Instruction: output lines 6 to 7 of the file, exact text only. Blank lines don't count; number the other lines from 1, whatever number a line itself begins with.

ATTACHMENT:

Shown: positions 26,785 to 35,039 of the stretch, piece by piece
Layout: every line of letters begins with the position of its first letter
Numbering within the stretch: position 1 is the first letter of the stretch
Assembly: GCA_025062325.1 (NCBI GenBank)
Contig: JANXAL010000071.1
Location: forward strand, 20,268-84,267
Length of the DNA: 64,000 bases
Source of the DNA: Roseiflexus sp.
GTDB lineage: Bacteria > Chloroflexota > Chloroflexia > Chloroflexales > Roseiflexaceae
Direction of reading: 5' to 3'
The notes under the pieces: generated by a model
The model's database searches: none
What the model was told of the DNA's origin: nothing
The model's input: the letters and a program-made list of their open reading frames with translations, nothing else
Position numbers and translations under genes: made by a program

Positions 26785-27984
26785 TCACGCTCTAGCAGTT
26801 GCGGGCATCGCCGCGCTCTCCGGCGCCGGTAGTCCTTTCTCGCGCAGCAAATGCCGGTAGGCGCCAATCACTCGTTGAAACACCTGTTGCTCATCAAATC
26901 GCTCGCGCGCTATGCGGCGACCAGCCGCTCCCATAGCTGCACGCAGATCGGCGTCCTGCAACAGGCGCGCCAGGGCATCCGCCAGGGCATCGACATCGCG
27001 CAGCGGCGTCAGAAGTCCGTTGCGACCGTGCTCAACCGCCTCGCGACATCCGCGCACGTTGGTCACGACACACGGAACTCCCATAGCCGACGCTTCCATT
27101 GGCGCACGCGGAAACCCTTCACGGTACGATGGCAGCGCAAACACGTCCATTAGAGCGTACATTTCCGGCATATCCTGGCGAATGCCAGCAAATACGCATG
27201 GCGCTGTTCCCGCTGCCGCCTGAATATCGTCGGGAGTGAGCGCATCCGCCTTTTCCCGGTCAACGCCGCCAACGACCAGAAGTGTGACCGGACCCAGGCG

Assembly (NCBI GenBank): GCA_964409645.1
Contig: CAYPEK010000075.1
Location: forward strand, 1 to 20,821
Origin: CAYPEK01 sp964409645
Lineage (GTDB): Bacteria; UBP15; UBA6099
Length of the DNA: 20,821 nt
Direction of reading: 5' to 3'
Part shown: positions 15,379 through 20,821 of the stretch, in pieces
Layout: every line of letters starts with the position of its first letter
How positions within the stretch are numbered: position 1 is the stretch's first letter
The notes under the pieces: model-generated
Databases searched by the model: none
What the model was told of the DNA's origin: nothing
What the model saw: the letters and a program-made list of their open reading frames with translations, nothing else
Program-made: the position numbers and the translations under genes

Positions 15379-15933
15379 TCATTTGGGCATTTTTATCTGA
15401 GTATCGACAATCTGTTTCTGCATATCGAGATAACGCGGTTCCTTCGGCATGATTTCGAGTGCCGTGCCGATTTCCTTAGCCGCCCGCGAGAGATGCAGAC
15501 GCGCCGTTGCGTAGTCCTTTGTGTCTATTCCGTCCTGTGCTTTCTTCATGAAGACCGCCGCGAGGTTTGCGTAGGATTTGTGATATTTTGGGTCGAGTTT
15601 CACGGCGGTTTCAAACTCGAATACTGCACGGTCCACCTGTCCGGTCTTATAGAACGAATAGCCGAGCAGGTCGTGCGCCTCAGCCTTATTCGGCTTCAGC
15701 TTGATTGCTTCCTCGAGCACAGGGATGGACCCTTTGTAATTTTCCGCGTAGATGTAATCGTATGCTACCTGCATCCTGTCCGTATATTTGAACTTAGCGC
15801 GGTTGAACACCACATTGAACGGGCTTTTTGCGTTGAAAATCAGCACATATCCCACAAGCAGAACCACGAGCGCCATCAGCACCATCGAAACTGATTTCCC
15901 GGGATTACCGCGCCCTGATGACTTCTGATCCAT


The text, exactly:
Location: forward strand, 20,268-84,267
Length of the DNA: 64,000 bases